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Pardon the interruption from the constant conversation about the stock market, impeachment and conflict in the Middle East. We’d like to talk about something completely different. 2020 is the 50th anniversary of the passage of one of our nation’s bedrock environmental laws — the Clean Air Act.This week clean air got a tiny bit of airtime. The Democratic leadership in the House of Representatives laid out a relatively progressive plan to address our nation’s dirty air as part of their solution to the climate crisis. And most of the Democratic Presidential candidates have detailed climate action plans that commit to cleaning up our nation’s air pollution problems, particularly in frontline communities. Even President Trump took a few minutes this week during a White House event touting his administration’s aversion to preparing for climate change to talk about clean air. In answer to a question about whether he thinks climate change is a hoax, the President pivoted to air quality and said, “I want clean air…I want the cleanest air… The environment is very important to me.”
And on that simple point, we can – just this once — agree with him. We too want the cleanest air because it is important to all of us. What a difference four years makes. Clean air wasn’t even a blip on the radar screen four years ago. But President Trump’s pathetic climate change dodge begs the question — are air pollution issues getting the attention they deserve from politicians and the press today? The answer is no. Clean air, it seems, is like eating your spinach — improving it will make us stronger, but no one wants to talk about it – at least not on TV.
We need to change the subject to the air to clear the air.
“Many epidemiologic data support the association between ambient air pollution and all-cause mortality and morbidity, mainly from respiratory and cardiovascular diseases, particularly in the elderly, infants, pregnant women, and people with comorbidities. In addition, air pollution has been related to higher risks for lung cancer and allergic diseases.”
According to a recent Harvard study, air pollution is literally killing us and in the process, is driving up healthcare costs for all Americans. In this election year, we can’t afford NOT to talk about the state of our air. The main issue in democratic debates so far – healthcare – is intrinsically linked to air pollution. From candidates vying to become our city council members to our elected officials in Congress and especially the President of the United States, cracking down on air pollution should be an issue they’re talking about regularly and earnestly.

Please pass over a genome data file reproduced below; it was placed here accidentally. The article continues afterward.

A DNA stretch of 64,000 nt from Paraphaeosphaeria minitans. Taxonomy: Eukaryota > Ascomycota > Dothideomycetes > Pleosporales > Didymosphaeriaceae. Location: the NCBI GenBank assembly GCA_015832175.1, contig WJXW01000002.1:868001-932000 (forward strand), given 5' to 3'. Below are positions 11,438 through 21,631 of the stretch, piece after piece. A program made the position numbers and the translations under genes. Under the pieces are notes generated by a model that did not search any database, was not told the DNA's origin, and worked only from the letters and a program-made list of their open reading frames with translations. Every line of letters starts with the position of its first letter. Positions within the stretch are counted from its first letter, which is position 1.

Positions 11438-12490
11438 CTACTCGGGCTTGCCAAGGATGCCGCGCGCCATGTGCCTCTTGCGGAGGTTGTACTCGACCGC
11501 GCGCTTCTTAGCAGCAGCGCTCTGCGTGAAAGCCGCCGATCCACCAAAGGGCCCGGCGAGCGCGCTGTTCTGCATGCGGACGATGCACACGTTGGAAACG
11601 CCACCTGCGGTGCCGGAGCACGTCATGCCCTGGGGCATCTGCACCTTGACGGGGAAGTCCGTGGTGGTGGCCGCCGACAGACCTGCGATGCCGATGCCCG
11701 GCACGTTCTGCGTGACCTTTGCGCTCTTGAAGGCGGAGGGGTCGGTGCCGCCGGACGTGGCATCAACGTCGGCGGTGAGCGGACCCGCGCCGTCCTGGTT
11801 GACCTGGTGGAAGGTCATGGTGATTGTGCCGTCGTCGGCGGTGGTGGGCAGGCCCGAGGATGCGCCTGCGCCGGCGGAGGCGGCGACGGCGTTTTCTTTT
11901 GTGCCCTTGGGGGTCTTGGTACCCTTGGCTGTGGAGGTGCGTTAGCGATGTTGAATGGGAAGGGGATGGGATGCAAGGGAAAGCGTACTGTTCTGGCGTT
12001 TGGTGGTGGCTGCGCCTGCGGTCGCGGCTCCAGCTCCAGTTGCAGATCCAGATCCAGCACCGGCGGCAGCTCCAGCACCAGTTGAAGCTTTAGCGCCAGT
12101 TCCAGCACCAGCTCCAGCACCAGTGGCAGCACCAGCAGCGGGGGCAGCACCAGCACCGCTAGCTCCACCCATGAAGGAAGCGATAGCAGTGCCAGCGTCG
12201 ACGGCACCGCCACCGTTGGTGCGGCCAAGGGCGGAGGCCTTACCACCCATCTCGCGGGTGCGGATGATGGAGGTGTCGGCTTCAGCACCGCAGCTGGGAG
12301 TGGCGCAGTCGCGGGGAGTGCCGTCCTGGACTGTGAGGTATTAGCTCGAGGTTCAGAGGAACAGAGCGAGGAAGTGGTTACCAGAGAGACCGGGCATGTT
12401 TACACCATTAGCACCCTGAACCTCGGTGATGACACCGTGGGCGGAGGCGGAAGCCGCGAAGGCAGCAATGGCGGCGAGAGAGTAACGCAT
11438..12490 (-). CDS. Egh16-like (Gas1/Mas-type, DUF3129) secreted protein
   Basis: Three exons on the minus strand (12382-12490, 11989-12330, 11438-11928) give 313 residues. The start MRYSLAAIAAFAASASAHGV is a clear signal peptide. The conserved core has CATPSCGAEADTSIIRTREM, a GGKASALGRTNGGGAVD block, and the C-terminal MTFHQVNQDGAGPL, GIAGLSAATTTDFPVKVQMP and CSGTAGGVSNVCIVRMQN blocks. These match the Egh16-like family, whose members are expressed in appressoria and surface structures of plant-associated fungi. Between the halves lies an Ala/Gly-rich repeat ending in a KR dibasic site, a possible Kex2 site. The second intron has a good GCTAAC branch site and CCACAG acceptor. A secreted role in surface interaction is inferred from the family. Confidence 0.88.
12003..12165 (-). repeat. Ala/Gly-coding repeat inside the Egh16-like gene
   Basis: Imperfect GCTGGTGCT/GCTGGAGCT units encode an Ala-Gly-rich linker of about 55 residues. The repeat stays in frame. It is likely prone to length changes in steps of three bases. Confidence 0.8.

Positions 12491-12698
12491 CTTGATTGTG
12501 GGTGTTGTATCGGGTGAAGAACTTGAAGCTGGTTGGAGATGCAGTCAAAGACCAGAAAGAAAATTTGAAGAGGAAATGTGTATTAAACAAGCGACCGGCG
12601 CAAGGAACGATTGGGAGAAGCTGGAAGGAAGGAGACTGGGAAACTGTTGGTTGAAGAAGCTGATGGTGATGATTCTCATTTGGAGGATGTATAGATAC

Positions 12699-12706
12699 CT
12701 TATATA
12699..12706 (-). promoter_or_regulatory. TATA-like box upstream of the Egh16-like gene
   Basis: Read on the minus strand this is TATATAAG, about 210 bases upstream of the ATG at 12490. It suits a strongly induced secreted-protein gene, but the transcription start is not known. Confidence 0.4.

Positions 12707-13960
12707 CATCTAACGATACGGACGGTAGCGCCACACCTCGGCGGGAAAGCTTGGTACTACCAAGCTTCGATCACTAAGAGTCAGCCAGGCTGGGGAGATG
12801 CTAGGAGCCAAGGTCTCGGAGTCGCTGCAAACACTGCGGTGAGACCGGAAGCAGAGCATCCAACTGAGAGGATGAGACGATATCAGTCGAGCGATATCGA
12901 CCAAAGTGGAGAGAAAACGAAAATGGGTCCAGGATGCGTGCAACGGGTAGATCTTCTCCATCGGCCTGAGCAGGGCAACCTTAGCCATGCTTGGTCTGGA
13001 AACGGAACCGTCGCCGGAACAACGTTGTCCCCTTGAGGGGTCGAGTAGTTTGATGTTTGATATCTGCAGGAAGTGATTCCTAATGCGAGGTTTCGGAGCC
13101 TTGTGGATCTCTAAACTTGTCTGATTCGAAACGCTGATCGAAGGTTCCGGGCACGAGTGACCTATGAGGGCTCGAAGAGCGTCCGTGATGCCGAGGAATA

In our most polluted cities, air pollution is so bad that it’s the equivalent of smoking a pack of cigarettes a day—that’s something all lawmakers should vow to address on Day 1.
Maybe a good way to get the conversation started is to talk about something that all Americans love. Cars. We could talk about electric cars. And electric trucks – like the cool “cybertruck” Elon Musk built at Tesla that sold out in a hot minute. And the electric trucks that Ford and GM plan to make – in factories in the U.S.A. What would it take to make all of us excited about them? Can we really envision a time when that’s what we all drive? Experts believe that by 2030, most new vehicles – cars and trucks – will be electric.
Then we also need better batteries and charging stations to keep them running – but those advancements are not yet ready to go. The cost and red tape associated with these advances – the very sorts of things President Trump wants to speed up for his friends in the fossil fuel business – things like permitting and financing for electric vehicle charging infrastructure — have been an impediment to their growth. We need leaders to take these challenges seriously and to put forth bold plans to help electric vehicle infrastructure flourish. It’s the future we all deserve but it will take political will and leadership to go from zero to 60 to make these changes on our roads and in our lives.
There is a Democratic Presidential debate on Tuesday – and we urge the moderators to talk about clean air. We hope they will ask the candidates about how they plan to deal with air pollution generally and electric vehicles specifically. Questions like:
How much exactly are they willing to spend on infrastructure for clean cars?
Are they willing to speed permitting and cut other red tape slowing its implementation?
How will they work to bring back auto jobs and ensure that the U.S. leads the world on electric vehicle manufacturing?
Should states have the right to set tougher standards than the federal government for clean air and auto emissions?
How will they reign in the oil and gas lobby to stop holding back progress on clean cars specifically and air pollution more generally?
All Americans want “crystal clear” air. The one thing’s that is crystal clear, however, is that we need to change our leadership at the top in order to get it.
As we expand our understanding of climate change, scientists have begun to focus on the growing role warming temperatures are playing as a potent driver of greater aridity–which is different than drought. As NOAA describes it, drought is “a period of abnormally dry weather sufficiently long enough to cause a serious hydrological imbalance”. Aridity is […]
For many who live near refineries, incinerators, and other heavy industry, lockdowns and shelter in place orders like we have all experienced lately are a far too common occurrence. The New York Times took a closer look at these communities to show why the residents are so vulnerable to the disease.
Why This Matters:Dr. Mustafa Santiago Ali explained to put the COVID deaths into context, “we know more than 100,000 people die prematurely in the U.S. every year because of air pollution.”
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